You appear to have swallowed a piece of misinformation supplied by the Prison Service. Certainly, Roisin is being treated as a special case, because she is a special case.
Roisin is the only woman in Holloway Prison who has not been charged with any offence; she is Holloway's only Category A prisoner; she is the only woman ever to be held in Belmarsh high security prison (and kept in solitary confinement while there); she is the only woman in Holloway prison to be accompanied 24 hours a day by two prison officers, even during family visits (because she is deemed a "security risk"). Most "special" of all, though, is the fact that she is Irish.
Your article suggests that the Prison Service fears that problems during the birth of our baby could create a "propaganda coup for Sinn Fein". I find this personally offensive. I was asked in confidence by the governor of Holloway Prison to treat any arrangements surrounding the birth with discretion - the intention being to avoid a media "circus". I wholeheartedly accepted this and I assumed this discretion would work both ways. I appear to have been mistaken.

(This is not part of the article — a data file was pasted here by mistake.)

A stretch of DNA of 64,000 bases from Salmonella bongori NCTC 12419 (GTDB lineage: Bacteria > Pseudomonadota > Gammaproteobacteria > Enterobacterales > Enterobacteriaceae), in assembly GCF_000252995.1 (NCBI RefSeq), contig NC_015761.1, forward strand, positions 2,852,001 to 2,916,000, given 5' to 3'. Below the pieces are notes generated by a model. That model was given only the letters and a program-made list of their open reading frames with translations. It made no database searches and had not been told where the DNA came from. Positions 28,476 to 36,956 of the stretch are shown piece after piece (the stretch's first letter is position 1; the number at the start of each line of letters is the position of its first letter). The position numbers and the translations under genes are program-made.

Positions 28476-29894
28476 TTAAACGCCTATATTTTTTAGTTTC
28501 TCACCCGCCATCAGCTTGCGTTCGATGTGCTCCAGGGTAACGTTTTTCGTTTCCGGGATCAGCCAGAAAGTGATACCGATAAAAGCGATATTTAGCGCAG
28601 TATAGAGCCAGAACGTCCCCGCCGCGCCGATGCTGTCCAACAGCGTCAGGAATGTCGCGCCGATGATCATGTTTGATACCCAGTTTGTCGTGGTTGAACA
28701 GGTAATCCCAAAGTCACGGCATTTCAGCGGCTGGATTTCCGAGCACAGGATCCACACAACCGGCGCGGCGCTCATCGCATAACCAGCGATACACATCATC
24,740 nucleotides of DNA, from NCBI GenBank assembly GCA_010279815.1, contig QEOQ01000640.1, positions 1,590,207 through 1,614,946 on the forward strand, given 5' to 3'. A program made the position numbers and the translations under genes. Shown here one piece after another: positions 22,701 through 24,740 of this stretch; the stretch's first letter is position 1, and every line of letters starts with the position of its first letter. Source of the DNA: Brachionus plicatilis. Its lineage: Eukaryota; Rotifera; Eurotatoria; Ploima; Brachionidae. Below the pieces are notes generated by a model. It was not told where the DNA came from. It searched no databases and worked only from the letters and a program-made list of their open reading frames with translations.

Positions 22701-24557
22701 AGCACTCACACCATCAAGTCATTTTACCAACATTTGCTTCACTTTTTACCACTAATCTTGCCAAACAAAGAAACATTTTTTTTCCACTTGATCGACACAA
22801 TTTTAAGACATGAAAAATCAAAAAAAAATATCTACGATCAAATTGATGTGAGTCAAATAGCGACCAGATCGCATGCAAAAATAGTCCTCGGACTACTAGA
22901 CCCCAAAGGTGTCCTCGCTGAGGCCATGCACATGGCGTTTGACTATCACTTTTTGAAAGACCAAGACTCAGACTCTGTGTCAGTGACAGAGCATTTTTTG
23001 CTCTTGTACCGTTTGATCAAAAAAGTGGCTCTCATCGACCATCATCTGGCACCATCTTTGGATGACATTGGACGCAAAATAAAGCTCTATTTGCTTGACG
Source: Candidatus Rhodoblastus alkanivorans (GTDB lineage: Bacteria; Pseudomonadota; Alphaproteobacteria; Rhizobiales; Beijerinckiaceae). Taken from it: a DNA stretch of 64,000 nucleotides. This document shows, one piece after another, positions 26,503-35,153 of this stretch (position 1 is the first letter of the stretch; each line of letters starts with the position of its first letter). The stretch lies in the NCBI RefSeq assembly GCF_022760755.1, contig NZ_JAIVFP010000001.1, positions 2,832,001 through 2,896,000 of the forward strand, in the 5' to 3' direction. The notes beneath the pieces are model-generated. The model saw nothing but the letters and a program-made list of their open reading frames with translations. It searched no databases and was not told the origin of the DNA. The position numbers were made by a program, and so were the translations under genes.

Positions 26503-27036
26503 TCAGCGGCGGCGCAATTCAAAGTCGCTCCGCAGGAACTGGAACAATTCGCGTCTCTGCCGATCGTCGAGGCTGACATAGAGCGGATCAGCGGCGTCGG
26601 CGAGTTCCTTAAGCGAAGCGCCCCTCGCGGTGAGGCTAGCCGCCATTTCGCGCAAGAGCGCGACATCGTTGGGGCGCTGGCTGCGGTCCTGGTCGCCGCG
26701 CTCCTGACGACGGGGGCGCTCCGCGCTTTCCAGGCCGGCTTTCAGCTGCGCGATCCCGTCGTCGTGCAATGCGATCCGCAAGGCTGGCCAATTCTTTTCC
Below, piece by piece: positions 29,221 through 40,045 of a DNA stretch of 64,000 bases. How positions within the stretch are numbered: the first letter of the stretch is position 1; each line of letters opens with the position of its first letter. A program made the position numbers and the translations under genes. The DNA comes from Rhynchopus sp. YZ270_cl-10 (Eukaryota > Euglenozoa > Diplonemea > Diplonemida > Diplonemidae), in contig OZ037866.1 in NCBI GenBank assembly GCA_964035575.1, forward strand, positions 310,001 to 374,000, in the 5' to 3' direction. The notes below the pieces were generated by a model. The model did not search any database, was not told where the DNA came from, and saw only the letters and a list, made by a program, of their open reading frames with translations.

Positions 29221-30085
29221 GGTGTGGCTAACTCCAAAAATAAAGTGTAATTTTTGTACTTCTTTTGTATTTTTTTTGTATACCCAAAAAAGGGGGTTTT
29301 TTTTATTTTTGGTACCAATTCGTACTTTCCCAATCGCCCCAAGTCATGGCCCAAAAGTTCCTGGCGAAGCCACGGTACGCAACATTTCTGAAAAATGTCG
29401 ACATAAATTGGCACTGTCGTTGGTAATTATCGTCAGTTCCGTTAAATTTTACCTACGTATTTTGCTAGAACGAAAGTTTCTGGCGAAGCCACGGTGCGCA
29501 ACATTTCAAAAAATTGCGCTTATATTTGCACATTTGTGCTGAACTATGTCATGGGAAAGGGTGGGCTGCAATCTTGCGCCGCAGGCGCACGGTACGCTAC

If Roisin is receiving more attention than other women in Holloway, that is because she has been treated so intolerably until now. This has led to extensive publicity.
Today [22 May] is the expected birth date of our baby and should be a joyous occasion. However any joy has been marred both by media insensitivity and fears over the Prison Service's attitude surrounding the birth. Throughout this past week Roisin and I have been engaged in a constant struggle to provide Roisin with the necessary items for the birth and the baby. Last Friday I left these in Holloway, but Roisin cannot have access to any of it until she arrives at hospital - for "security" reasons. These dangerous baby-gros and nappies sit in a black bin-liner (she is not allowed a holdall) outside Roisin's cell. Roisin is receiving very "special" treatment indeed, but not in the manner your article implied.
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